In the arid mountains of the remote and inaccessible Huangyangchuan, Gansu Province, a simple small countryside clinic welcomes the local sick and injured. Ma Bingcheng is a respected country doctor. Thanks to his good medical skills, day after day his waiting room is filled with patients wanting to consult him or get a prescription. His cramped country clinic is an open space where information and personal experiences intertwine, offering the audience a rare dissecting view of the lives and living conditions of the local farmers.
There are no examination rooms in Dr. Ma’s clinic in Huangyangchuan, a town in rural China: just one space that serves as waiting area, examination room, and pharmacy. Thus, magically, private chambers of physical maladies and ill complaints by the circumstances, by necessity, become public ones. With peasants from the town and the mountainous countryside surrounding it gathered in the small room, telling the doctor where it hurts is practically part of the same conversation as whose crops are failing, the health of a son-in-law, and local labor issues. Is life, lifestyle, and livelihood not a crucial part of one’s health? Cong Feng’s nearly four-hour documentary Doctor Ma’s Country Clinic may be named after the locally renowned practitioner of traditional Chinese medicine, but the film itself is interested not in the practice but rather its atmosphere allowing freedom of complaint, introspection, and social, economic, and emotional comparison.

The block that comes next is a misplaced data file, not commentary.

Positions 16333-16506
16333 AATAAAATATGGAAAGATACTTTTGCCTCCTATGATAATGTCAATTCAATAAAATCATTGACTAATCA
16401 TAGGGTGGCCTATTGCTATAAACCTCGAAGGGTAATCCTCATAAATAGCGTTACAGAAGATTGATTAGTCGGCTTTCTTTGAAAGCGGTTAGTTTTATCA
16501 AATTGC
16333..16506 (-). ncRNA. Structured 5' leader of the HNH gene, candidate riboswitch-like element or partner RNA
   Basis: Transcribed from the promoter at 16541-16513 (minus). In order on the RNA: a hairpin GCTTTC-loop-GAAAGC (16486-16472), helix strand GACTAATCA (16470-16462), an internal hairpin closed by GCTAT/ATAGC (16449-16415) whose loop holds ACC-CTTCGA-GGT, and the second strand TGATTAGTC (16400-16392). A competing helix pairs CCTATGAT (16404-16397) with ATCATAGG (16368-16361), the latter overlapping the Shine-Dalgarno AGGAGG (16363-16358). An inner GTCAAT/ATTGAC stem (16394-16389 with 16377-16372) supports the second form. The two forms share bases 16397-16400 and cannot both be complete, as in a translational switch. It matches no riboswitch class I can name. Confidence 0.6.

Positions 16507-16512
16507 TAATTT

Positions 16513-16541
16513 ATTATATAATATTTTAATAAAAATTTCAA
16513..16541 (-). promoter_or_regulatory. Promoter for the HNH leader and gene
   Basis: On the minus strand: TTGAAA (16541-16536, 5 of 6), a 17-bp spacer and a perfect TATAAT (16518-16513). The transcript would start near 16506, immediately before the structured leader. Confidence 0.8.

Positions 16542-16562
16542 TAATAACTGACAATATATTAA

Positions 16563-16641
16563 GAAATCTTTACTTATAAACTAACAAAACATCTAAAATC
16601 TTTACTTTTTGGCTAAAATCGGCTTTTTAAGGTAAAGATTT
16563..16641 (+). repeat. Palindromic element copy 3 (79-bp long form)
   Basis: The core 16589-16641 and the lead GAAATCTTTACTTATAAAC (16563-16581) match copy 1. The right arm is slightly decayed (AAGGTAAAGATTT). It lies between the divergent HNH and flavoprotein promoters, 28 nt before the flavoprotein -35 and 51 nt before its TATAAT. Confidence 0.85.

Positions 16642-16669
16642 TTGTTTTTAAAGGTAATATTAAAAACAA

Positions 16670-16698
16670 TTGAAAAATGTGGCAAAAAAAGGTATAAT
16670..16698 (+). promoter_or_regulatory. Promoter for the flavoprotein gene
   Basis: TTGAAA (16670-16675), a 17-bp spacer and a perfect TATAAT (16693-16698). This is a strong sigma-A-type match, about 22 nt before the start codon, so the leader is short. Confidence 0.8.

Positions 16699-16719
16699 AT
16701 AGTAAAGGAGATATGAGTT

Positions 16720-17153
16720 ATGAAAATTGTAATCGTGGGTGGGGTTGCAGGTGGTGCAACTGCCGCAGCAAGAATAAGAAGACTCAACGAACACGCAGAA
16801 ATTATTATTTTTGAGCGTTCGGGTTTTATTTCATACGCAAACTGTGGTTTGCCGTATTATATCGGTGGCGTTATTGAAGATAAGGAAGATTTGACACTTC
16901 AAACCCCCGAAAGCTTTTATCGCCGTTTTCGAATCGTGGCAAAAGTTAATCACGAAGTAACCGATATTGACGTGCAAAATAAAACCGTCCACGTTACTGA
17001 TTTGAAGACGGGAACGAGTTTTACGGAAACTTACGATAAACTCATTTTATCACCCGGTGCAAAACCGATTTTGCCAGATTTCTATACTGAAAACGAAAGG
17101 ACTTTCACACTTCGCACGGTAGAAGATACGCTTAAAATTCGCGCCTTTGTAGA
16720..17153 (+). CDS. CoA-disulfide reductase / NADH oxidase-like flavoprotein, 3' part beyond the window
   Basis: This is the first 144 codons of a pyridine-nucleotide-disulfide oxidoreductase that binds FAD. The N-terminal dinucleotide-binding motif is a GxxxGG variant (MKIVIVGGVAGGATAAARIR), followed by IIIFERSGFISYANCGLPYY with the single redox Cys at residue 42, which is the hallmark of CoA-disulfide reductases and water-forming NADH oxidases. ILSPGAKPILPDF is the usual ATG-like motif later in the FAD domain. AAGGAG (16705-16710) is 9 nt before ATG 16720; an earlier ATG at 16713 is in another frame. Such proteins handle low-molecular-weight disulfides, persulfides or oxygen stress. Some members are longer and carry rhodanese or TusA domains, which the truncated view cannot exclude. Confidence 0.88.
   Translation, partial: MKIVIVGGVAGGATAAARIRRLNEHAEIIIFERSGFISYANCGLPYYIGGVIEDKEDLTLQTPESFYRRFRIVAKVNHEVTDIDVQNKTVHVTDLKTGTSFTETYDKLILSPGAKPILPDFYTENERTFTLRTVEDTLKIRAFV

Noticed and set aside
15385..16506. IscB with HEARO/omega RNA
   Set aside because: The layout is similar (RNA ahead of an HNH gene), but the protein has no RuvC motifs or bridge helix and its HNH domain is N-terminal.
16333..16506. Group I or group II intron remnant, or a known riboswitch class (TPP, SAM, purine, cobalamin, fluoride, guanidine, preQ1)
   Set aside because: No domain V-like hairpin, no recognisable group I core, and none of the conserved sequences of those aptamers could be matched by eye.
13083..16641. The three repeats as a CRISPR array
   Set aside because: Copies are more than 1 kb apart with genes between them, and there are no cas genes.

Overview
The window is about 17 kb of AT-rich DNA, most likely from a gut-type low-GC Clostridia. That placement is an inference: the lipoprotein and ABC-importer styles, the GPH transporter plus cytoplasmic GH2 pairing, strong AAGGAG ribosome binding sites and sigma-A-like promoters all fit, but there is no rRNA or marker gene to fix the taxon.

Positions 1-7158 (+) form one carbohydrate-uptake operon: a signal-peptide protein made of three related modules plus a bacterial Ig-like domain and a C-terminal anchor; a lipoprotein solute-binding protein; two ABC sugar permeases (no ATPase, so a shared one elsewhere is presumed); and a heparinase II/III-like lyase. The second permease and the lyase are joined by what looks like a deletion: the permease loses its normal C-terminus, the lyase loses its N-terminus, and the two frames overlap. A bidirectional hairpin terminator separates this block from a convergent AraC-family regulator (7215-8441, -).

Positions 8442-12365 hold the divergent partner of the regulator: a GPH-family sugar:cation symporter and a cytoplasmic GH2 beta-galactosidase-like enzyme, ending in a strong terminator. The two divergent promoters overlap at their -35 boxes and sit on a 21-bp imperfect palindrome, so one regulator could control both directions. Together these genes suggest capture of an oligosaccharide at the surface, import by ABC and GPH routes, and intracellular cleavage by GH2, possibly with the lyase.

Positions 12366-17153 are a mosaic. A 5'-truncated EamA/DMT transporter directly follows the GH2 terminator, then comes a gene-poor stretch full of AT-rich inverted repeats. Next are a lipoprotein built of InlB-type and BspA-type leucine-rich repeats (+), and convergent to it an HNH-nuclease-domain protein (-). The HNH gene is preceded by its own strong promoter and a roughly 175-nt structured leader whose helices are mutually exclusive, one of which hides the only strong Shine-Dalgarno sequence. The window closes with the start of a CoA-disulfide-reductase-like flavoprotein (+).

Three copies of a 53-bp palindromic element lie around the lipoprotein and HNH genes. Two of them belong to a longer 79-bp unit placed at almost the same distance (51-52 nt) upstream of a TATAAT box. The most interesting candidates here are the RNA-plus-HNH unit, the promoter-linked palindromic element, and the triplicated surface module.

The film is a no-nonsense, modest monument to the destitute plight of country peasants in this part of China, finding a place (and the time) for them to talk about everything from cheating bosses and deaf officials to brides bought for money who fled the terrible local conditions, and the existential fatalism of the area’s ailing elderly population. In fact, youth and young adults barely seem to show up in Ma’s clinic, presumably working or living elsewhere (many must travel away from home to find work), too healthy or busy to complain. It is an older generation, one that worked through the 1960s and 70s (and is still working today!), that is now feeling the repercussions of their decades-long labor for the meagre reward of a destitute livelihood full of anxiety, constant uncertainty, and constant “ailments,” whether they are physical, emotional, or economic. The clinic and the step outside it becomes like a cafe, saloon, or barbershop, a social place for the community to gather and voice complaints, to tell their stories as if to themselves—like proper patients, they came to complain, even if no one is listening. The clinic is like a secret outlet, a sactioned area for confession and complaint; Dr. Ma provides the stage, Cong Feng, in unfussy and unpretentious long-take camera coverage gives the time, and the Chinese peasants perform a terribly forlorn drama of a countryside’s infirmity.
— Daniel Kasman.
2.99GB | 3h 34mn | 768×576 | mkv